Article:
Bad weather, gloom of night, ocean crossings in the mid 1800s, and the threat of disease or injury did not stay our minister, deacon, and missionary ancestors from their appointed rounds either- especially since the felt they were appointed by a higher power. We have quite a number of very spiritual men in the family. Henry Horn became a Methodist circuit rider after coming to America as a Hessian soldier, being captured by George Washington’s troops in Trenton, NJ, then taking an Oath of Allegiance to the United States, and serving in the Revolutionary Army. The family migrated from Virginia to the wilds of western Pennsylvania sometime between 1782 and 1786. A story is told of how he was riding home from a church meeting in the snow. The drifts piled up to the body of the horse, and they could barely proceed on, but Henry did, and was able to preach another day. He founded a church Pleasantville, Bedford Co., Pennsylvania that still stands, and has a congregation, even today. Edward B. Payne and his father, Joseph H. Payne, Kingsley A. Burnell and his brother Thomas Scott Burnell were all ministers, some with formal schooling, some without. Edward B. Payne gave up a lucrative pastorate because he thought the church members were wealthy and educated enough that they did not need him. He moved to a poor church in an industrial town, where he was needed much more, however, he may have acquired his tuberculosis there. He also risked his life, and that of his family, by sheltering a woman from the domestic violence of her husband, and he testified on her behalf.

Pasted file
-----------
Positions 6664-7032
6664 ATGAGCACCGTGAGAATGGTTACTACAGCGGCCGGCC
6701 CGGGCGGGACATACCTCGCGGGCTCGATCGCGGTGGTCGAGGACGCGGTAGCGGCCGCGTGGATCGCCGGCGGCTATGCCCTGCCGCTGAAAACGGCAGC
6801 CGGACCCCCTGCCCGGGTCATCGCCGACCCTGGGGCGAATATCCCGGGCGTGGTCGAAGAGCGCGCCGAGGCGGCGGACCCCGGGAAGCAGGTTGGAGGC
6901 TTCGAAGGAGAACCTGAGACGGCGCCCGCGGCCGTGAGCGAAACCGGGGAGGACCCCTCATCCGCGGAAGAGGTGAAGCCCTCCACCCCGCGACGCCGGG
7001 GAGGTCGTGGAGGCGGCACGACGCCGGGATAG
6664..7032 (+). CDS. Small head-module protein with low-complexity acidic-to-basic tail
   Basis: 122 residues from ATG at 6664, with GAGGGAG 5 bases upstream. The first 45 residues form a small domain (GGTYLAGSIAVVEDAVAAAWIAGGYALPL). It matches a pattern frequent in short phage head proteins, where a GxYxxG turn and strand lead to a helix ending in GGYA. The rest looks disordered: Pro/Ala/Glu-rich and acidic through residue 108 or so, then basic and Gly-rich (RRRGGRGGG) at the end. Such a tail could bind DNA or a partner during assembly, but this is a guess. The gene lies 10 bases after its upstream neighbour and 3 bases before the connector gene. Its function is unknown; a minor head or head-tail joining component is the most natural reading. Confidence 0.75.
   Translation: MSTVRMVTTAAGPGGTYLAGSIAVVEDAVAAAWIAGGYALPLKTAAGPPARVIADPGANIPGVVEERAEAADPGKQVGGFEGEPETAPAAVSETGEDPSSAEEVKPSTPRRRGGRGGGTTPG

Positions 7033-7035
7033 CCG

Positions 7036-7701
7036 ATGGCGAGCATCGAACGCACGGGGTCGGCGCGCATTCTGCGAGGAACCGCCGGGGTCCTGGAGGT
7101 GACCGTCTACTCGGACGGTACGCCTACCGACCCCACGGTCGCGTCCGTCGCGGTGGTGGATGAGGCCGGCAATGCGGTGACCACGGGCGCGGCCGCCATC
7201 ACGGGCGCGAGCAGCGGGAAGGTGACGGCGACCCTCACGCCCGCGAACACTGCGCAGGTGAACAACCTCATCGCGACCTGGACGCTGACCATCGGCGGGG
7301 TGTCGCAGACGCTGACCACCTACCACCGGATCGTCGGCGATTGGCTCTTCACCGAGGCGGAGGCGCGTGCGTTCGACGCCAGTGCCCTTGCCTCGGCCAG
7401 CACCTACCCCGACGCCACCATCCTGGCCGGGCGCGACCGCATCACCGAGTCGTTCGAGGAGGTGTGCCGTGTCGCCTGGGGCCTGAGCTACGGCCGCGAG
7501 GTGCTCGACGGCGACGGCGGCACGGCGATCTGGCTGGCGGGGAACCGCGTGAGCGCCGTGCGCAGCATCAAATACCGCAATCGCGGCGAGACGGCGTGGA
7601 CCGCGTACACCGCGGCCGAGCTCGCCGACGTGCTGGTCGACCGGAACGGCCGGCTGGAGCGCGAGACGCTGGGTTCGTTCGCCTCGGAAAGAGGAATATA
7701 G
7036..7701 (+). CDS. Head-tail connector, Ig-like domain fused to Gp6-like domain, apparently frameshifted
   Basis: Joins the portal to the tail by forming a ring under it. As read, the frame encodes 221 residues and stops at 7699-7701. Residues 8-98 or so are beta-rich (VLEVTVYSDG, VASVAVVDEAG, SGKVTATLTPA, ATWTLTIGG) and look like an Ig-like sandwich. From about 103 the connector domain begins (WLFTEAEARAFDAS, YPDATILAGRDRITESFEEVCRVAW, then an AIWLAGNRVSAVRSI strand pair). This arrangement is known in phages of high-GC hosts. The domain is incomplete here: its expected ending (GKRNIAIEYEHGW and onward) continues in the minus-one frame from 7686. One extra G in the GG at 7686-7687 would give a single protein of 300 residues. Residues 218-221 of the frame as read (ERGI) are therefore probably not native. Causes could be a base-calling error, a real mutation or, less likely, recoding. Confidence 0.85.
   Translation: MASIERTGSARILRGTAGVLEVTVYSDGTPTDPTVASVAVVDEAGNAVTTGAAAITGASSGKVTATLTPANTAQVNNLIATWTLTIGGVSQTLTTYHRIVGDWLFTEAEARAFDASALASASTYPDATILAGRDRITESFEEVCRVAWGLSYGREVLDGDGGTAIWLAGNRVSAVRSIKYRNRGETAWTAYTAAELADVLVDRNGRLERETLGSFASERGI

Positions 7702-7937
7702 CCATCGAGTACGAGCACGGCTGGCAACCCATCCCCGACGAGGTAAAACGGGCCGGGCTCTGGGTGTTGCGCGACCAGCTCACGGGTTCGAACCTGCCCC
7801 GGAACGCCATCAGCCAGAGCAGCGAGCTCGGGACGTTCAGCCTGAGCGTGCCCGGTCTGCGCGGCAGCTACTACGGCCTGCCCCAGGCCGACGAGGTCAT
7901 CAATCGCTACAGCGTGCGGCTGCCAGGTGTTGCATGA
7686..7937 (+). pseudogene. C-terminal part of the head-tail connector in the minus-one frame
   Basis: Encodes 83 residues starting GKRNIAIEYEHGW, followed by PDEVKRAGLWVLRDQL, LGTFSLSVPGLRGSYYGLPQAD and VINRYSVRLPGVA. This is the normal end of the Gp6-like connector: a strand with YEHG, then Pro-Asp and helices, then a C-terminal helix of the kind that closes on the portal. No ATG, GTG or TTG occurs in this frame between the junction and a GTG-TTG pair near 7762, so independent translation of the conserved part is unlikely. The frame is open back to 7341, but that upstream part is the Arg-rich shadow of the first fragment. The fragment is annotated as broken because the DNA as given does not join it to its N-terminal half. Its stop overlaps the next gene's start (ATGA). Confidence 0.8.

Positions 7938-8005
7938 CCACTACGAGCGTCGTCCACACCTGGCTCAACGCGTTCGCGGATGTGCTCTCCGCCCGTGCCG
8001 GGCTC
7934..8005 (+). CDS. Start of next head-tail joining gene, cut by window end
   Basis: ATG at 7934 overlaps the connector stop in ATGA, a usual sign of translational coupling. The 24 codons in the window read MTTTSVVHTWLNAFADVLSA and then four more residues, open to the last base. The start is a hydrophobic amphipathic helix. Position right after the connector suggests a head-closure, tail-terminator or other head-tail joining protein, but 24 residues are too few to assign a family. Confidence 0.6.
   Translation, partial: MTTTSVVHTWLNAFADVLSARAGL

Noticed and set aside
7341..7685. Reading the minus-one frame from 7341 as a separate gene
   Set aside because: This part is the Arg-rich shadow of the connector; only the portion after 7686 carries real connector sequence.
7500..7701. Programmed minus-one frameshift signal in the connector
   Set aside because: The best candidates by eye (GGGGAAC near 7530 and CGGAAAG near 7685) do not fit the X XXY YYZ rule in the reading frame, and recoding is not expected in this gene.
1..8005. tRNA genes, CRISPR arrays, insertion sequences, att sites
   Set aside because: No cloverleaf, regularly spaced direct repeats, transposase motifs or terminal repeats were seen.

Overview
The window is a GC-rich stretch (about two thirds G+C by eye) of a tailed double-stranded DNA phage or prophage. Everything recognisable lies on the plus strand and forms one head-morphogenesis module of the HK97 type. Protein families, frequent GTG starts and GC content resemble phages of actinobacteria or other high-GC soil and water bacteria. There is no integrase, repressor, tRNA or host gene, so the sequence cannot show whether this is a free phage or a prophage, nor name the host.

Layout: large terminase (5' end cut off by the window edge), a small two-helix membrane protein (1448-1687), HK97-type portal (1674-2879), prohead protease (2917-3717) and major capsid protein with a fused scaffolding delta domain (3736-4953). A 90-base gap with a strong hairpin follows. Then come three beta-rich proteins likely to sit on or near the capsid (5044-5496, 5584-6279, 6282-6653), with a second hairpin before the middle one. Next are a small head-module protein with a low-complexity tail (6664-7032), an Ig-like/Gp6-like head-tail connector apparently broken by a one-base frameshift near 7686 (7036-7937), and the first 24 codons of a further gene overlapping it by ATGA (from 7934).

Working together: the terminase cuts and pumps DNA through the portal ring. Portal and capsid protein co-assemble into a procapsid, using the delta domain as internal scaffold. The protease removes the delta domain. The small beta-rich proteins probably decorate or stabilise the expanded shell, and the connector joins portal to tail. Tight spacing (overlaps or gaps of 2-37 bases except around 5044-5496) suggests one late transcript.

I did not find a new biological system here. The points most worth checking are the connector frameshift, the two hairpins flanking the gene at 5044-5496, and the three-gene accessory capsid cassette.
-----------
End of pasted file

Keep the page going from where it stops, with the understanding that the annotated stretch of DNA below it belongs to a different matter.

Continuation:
Abraham Green was one of the best tailors in St. Louis, Missouri in the early 1900s, and many in the Broida family, such as John Broida and his son Phillip Broida, plus Phillip’s daughter Gertrude Broida Cooper, worked in the fine clothing industry.

Edgar Springsteen worked for the railroad, and was often gone from the family. Eleazer John “E.J.” Beerbower worked for the railroads making upholstered cars- he had been a buggy finisher previously, both highly skilled jobs.

Sheet music cover for "Bless Your Ever Loving Little Heart," from "The Slim Princess."
Sheet music cover for “Bless Your Ever Loving Little Heart,” from “The Slim Princess.” (Click to enlarge.)